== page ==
The Winsor School
A leading school for academically promising girls in grades 5-12
Class I Writers Host Authors' Breakfast
Class I Writers Host Authors' Breakfast

For Class I students at Winsor, the school year is filled with firsts. But perhaps the most anticipated is the annual Author's Breakfast, held this year on May 24 and 25, 2017.

For Class I students at Winsor, the school year is filled with firsts. But perhaps the most anticipated is the annual Authors' Breakfast, held this year on May 24 and 25, 2017.

Standing in front of family and faculty, poised and confident, each student shared her favorite pieces written during the year, explaining why she chose them, what inspired her writing, and the literary tools she employed. With voices strong and clear, the girls revealed the authors they have become, and left the audience wanting to hear more.

"I chose these pieces not only because I like how they sound, but because of the the challenge they presented and how they became a memorable accomplishment," shared Beatrix Picotte '24. Following her own poetry readings, Annabel McKenzie '24 noted, "I like poetry because it's a way to describe emotions you have. You don't need to worry about the words you use. You just get the feeling of them."

English teacher Lisa Stringfellow worked with the girls on their writing all year and says she loves teaching Class I because "the students are so enthusiastic! They are sponges for ideas and they take off with just a little encouragement. They also encourage each other with feedback and kind words."

In addition to the writing done throughout the year as part English I, this is the second year Winsor Class I students have participated in the NaNoWriMo Young Writers Program. The Program, which takes place during the month of November, promotes writing fluency, creative education, and the sheer joy of novel-writing in K-12 classrooms.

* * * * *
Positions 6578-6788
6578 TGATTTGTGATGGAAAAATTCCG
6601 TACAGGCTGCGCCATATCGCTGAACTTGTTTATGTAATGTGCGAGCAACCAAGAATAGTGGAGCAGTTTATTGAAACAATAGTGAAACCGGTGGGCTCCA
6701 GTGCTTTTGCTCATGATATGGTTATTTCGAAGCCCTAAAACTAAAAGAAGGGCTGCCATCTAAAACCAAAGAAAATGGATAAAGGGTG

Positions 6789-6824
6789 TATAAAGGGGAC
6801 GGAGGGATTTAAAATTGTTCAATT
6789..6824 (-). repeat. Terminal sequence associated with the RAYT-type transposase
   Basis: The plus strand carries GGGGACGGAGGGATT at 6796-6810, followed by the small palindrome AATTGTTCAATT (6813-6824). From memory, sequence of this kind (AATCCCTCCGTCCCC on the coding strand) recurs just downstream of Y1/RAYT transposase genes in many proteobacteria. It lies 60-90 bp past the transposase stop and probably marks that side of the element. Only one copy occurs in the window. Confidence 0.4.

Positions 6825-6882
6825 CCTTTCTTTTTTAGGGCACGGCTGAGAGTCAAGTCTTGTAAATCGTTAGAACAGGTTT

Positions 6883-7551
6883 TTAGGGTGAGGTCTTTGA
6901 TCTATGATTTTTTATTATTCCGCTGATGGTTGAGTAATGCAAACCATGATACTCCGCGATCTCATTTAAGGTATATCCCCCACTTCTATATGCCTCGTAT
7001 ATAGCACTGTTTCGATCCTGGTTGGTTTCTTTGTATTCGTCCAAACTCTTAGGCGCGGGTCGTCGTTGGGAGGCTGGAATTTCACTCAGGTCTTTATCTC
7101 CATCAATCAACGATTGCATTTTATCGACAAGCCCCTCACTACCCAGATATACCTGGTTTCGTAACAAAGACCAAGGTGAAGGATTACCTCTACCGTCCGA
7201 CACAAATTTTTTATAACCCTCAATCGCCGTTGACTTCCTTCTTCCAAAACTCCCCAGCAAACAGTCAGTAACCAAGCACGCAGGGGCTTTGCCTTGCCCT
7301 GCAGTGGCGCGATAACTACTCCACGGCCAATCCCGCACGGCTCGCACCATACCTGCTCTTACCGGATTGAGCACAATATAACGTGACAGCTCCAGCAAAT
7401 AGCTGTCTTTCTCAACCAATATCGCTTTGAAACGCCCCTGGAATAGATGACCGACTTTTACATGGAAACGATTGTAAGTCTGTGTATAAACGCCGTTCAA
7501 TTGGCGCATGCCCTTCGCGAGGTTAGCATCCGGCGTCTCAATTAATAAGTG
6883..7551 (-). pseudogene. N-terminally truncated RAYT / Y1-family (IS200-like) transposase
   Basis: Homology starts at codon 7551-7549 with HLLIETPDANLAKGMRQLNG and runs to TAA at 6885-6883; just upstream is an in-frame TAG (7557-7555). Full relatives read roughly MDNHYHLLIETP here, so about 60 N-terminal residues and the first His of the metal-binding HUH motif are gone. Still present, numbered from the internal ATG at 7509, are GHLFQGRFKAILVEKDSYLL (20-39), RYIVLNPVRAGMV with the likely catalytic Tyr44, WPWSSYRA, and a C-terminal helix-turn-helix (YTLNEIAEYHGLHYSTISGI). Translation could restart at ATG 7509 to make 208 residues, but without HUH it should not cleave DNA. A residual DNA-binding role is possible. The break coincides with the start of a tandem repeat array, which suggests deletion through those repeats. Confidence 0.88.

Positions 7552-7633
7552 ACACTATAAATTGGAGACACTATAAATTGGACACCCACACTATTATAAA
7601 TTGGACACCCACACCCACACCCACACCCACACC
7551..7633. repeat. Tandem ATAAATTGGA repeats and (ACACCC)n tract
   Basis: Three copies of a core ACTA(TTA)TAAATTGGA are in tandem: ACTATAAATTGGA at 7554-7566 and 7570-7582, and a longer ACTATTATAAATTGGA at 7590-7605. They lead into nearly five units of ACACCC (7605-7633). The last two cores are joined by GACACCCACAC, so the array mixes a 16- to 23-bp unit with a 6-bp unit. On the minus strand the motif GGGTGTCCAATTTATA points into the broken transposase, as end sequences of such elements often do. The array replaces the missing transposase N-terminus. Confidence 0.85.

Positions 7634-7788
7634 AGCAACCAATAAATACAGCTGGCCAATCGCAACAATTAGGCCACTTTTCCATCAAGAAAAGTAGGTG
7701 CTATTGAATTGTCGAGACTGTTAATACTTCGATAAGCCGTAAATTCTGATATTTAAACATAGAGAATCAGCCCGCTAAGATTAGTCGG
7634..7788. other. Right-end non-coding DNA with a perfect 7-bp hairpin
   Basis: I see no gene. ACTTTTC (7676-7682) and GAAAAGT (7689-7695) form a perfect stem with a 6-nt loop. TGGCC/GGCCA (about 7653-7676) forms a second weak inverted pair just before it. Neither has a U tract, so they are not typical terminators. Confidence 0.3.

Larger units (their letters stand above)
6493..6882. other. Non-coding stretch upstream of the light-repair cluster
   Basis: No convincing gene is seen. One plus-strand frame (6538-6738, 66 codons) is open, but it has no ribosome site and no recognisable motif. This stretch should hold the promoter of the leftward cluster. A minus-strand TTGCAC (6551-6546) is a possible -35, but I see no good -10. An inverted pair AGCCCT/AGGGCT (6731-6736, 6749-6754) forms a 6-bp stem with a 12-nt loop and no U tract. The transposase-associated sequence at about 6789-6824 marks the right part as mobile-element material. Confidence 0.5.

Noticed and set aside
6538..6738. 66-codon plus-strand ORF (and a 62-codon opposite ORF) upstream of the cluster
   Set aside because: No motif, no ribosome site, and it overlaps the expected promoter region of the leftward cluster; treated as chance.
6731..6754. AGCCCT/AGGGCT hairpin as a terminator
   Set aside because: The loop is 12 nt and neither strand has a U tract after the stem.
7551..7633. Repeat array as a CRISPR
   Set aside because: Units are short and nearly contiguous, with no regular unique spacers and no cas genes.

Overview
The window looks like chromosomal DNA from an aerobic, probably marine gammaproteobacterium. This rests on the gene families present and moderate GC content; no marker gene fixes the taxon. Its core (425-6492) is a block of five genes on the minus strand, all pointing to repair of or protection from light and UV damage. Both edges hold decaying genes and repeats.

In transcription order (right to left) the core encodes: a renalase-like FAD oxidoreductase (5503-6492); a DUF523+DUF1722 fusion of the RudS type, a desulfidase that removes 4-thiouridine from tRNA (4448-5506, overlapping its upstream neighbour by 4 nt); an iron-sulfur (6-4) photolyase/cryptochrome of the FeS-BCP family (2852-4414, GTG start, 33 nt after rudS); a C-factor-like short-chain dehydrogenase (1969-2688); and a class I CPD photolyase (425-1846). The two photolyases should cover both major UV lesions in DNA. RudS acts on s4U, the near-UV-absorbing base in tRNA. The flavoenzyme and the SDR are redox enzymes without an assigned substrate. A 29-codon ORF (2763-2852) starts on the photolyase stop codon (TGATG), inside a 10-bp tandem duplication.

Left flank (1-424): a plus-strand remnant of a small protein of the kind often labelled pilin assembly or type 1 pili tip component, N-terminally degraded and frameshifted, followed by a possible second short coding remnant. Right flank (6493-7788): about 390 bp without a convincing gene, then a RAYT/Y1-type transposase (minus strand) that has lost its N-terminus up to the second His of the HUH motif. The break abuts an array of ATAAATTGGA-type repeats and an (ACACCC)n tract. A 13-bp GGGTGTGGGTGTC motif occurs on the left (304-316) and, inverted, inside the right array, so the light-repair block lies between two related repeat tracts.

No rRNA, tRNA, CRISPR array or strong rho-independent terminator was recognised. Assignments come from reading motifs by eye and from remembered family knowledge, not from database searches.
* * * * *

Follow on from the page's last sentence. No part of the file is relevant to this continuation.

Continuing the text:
"The focus of the program is helping students to unleash their creativity. They can write about anything they chose, and we talk about favorite books that might serve as models for their writer's craft."

To keep the task of writing a novel from becoming too overwhelming, "students were told not to worry about grammar, mechanics, or editing as they wrote. Those are important, but they tend to inhibit creativity during drafting. Instead, we left that work until we began the revision process after November." The girls also learned to write query letters and researched agents who look for aspiring young novelists.

The Class posted their query letters and short novel excerpts on a class blog, and have been sharing the link online and tagging their favorite authors. "The girls have received feedback from professionals and published authors, which is so exciting. One student even received an autographed book from the author of the book she used as her writing mentor."

Following the girls impressive presentations at the Authors' Breakfast, Stringfellow added, "I am very proud of the students' ability to revise and reflect on their work. They were able to put the metacognitive skills we've talked all year to work in examining their growth as writers, and they practiced and displayed important public speaking skills."

When asked if they plan to pursue the publication of their work, more than a few girls shared that this is definitely just the beginning. After all "a lot of successful writers have books that started as NaNoWriMo books. That's inspiring," said Meg Madison '24.